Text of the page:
Tuesday, March 15, 2011

Quiet Reflection on Japan with Prayers, Support, & Iced Matcha Latte

The news that I woke up to on March 11, took my breath away.  Japan was on my mind already, since I was working on my blogs from my recent trip there.  I had just been in contact with my new Japanese friends in tea for questions concerning particulars about one of my blogs.  How fast life can change course.  It didn't seem right to go on blogging about my trip without the mention of the most recent disaster.  How beautiful the mountain range in Shizouka Prefecture was while I was there!

  The one below is a neighborhood just outside of a processing plant that we visited. 

I will continue my blogs about my trip, but I didn't want to show any disrespect to those who have been affected by this disaster.  I have been in touch with my friends in Japan and I am waiting to hear back about their well being.  My prayers and thoughts go out to the people of Japan during this horrible crisis.  My personal financial support is going to Samaritan's Purse Relief Efforts.  They are already on the ground in Japan with supply blankets, hygiene supplies, and water purification systems to those in need. There are also other organizations that are helping as well.

I thought it might be honoring to those in Japan on St. Patrick's Day, to make "your green drink of the day" an Iced Matcha Latte.  While making it and drinking it, we can stop and pray for those in need and if you can support the relief effort financially, that would be wonderful as well!

Iced Matcha Latte
2 teaspoons Matcha powder
6 oz milk (cow, soy, or rice)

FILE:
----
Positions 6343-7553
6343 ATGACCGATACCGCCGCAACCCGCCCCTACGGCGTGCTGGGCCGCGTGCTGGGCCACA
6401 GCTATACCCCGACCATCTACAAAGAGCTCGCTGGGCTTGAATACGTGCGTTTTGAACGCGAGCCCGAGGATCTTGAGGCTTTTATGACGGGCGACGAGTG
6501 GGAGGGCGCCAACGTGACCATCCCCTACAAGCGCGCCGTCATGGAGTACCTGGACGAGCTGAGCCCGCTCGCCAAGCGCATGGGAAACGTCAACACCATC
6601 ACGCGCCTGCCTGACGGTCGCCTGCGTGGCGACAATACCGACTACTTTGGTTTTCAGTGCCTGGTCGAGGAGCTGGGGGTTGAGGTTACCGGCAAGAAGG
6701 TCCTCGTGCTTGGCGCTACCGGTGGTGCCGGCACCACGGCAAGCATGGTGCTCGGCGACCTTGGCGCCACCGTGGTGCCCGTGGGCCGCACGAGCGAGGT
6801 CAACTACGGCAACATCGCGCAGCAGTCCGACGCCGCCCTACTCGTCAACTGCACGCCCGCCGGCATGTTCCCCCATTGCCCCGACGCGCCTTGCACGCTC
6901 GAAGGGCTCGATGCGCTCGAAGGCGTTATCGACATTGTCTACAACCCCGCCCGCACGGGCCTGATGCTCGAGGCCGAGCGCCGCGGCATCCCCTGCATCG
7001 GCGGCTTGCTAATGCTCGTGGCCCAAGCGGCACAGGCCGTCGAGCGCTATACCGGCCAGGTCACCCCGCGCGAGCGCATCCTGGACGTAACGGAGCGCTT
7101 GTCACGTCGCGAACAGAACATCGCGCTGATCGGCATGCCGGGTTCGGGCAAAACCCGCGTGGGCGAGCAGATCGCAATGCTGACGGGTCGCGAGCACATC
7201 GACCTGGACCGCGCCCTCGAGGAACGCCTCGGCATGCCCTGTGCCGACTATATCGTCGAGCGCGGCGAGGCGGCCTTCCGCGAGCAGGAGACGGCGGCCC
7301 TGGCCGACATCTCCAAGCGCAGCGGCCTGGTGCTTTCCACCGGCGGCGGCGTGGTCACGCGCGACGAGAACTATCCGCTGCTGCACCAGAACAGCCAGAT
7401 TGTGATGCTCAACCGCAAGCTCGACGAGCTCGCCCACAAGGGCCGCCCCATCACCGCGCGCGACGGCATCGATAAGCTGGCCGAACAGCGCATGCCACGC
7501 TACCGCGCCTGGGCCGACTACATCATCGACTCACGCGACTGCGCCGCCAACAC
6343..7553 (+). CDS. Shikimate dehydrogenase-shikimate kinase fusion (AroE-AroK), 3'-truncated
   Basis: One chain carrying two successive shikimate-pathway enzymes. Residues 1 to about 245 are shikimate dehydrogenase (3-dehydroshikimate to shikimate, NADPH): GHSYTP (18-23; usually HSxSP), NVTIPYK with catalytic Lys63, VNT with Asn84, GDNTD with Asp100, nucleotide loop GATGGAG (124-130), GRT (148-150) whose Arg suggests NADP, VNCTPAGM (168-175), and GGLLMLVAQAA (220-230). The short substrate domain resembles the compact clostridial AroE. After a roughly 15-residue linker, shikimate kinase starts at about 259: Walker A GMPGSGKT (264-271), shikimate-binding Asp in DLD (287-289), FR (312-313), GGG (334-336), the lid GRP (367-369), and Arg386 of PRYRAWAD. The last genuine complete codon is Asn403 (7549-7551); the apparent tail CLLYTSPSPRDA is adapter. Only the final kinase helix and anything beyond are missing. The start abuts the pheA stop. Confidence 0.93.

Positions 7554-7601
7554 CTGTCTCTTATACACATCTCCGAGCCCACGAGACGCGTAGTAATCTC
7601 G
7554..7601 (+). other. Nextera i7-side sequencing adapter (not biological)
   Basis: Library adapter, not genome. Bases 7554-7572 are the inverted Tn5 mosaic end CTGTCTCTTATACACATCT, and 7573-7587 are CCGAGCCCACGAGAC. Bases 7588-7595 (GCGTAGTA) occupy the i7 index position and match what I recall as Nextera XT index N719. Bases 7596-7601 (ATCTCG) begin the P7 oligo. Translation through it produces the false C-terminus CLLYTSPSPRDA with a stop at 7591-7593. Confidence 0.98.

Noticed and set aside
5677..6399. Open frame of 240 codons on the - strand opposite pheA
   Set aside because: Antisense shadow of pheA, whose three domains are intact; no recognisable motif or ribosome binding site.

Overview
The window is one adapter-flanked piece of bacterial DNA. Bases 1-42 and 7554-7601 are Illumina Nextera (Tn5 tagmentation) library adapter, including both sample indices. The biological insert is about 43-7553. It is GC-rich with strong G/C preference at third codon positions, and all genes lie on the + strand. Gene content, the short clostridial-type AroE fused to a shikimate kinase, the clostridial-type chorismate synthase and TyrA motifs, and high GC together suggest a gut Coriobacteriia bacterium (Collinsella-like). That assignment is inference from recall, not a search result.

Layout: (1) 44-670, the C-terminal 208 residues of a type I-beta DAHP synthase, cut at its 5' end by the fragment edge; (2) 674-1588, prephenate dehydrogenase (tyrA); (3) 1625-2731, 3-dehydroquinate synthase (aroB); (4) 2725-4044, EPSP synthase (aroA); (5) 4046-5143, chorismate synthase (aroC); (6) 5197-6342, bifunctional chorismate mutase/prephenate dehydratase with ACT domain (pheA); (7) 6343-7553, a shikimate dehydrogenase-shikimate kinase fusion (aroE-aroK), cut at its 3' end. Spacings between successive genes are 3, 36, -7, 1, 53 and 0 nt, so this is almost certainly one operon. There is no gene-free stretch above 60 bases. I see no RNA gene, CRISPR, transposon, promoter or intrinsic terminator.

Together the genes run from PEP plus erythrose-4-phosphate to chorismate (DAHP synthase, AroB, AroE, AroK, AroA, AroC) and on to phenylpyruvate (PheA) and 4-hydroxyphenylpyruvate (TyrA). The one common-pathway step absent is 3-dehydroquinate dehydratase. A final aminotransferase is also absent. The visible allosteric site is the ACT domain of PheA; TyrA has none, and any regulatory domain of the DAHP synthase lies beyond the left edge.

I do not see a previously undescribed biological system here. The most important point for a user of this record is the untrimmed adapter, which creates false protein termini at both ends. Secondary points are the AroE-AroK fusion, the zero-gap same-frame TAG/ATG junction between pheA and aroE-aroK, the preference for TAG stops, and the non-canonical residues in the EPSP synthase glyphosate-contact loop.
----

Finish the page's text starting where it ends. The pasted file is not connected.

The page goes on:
Favorite sweetener such as stevia, honey, etc.

Put Matcha into a martini shaker
(if you don't have one, try a large jar with tight fitting lid)

Dissolve matcha by adding 1 Tablespoon hot water or milk
and stir until matcha becomes a smooth paste

Fill shaker with 1 cup ice

Add milk 

Sweeten to taste and stir
Shake well to blend green tea with milk

Strain your chilled green tea latte over a tall glass with fresh ice

Happy Sipping, Supporting, and Praying for those in Japan, Lisa


  1. Dearest Lisa,

    Thank you for posting this! I agree with you and my heart is heavy as it is exactly in Sendai where we were in the huge shopping department of that harbor town where disaster struck hardest. The Miyagi Prefecture where we visited in July 2007 and stayed, besides Tokyo, is hit very hard. Our host families were in Osaki; our sister-city... I've tried repeatedly to get in touch but so far no response. Let's hope and pray that those we know are okay and that the Japanese nation will find the strength to move on. It will affect the world economy in a big way, just as back in 1997 when we had the Asian financial crisis, starting with Japan.
    Hope more people will start looking at life in a 'back to basics' way and have some tea together and ponder about what lies ahead of us...

    Lots of love and prayers for our friends in Japan,


  2. UPDATE: Just heard from my tea friends and they are OK. However, Japan still needs our help!

  3. I just missed the quake by a day or two.

    I wrote something in my blog

    The last blogpost (Dedicated To) generated a lot of positive response from Japan. You can see it in the comments section. It is mostly in Japanese

    After seeing the response and how badly my Japanese friends were anguished, we at Jun Chiyabari, Nepal decided to do some CHARI-TEA. Unfortunately we cannot send money directly to Japan because of restrictions here in Nepal so did the next best thing: send tea instead. The teas are already in Japan.

    I got two tea buyers (actually one tea buyer and one potential buyer) for this fund raising. They will mostly sell the tea in Nagoya area which was not affected by the disaster. Hopefully with the sort of prices our teas command we should be able to raise some funds if everything goes well. The money will go to Japanese Red Cross.